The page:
Rose is a wine that typically generates sneers from wine snobs. Even white wine comes in for some denigration, so you can imagine how disrespectful some people can be about pink.
Once, during a very hot luncheon with a man who makes a rather high-alcohol chardonnay, the conversation drifted to rose. I asked him if he ever considered making one.
“Rose?” he virtually shrieked. “I can’t sell rose,” and he spat out the word as if it were an epithet. “No one can sell rose.”
He went on to describe the sickly sweet pink junk of the 1960s. I reminded him that winemaking has moved far ahead of those pathetic wines, and a string of terrific rose wines have been made in numerous places for the last decade or more. Such wines are perfect for brow cooling on a 100-degree afternoon, or when nighttime temperature declines to dip.
Made well, a dry rose can be a glorious meal-enhancer. It can parry flavors in many different sorts of dishes, it usually has lower alcohol than most reds, and its fruitiness is charming on a hot day when the wine is being used partially to cool off.
Dry rose paired with cold poached salmon, salads, Asian foods, or pork can be a real winner.
Today, those of us who love pink wines can get great examples from Spain, the south of France, California, and Australia.
However, some of the roses you will find are made rather clumsily. These usually are wines with a lot of alcohol because the winery chose to make a wine by a process called “saignee,” which in French means “to bleed.”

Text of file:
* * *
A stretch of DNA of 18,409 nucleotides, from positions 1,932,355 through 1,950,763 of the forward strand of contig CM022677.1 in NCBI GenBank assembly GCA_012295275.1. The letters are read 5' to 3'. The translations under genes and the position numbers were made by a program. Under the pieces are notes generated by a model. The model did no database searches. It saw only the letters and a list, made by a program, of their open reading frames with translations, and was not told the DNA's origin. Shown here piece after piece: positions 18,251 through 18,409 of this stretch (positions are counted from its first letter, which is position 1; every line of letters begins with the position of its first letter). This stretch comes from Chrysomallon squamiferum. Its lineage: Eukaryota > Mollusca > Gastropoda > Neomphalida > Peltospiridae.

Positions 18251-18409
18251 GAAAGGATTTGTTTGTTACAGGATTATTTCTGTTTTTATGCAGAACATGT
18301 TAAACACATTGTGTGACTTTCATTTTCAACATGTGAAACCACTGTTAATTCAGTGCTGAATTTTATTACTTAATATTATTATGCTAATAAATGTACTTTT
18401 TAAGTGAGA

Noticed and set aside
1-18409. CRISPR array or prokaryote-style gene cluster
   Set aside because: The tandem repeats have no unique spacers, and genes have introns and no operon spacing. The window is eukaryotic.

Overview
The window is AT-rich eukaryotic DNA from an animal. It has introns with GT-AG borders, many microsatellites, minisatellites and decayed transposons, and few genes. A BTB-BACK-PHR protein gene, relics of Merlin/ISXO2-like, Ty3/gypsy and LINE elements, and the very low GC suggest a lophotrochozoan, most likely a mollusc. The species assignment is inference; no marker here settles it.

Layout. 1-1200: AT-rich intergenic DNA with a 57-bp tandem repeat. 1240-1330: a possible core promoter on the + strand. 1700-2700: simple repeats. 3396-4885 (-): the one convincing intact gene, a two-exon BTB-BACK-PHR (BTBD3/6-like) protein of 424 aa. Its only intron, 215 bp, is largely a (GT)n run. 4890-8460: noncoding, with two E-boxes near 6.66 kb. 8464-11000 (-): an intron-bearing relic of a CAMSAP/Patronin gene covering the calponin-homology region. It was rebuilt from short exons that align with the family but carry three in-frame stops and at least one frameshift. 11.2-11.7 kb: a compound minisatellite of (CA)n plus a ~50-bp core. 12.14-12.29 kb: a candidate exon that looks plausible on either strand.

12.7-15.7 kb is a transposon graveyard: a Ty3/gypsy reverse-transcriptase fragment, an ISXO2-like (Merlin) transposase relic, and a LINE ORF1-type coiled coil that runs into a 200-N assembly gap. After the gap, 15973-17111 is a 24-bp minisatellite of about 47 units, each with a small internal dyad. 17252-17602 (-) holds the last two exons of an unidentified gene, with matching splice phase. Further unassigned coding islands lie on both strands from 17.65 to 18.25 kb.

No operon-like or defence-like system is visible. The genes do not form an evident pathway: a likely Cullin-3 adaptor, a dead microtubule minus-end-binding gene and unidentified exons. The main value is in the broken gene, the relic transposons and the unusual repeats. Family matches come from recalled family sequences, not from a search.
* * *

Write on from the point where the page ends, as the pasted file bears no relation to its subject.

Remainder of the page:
What they do is harvest red wine grapes that are rather high in potential alcohol to make a dark red wine, and then to concentrate the wine even further they “bleed off” a small amount of the juice in the fermentation tank.
This concentrates the red wine left in the tank -- more skins-to-juice ratio -- and the liquid that is drained off is allowed to finish fermenting in a separate tank.
What this does is make a rose that is 14.5 percent alcohol or more, and such a wine is a bit lugubrious. Quality rose should not be heavy and rich. It should be light and sprightly, and no self-respecting rose would be that high in alcohol.
The best roses are made with good acidity to balance whatever sugar is left in the wine to allow it to be succulent, and with higher acid levels to keep it brisk and crisp. As such, it’s best to harvest the grapes for rose at lower sugar levels.
One recent find I love is the 2008 Nine Vines Rose from Angove in Australia, about $10 a bottle.
Wine of the Week: 2007 Marques de Caceres Rosado (Rose), Rioja ($9) -- From Spain, a charmingly fruity/cherry aroma and a dry aftertaste in a perfectly balanced Rose.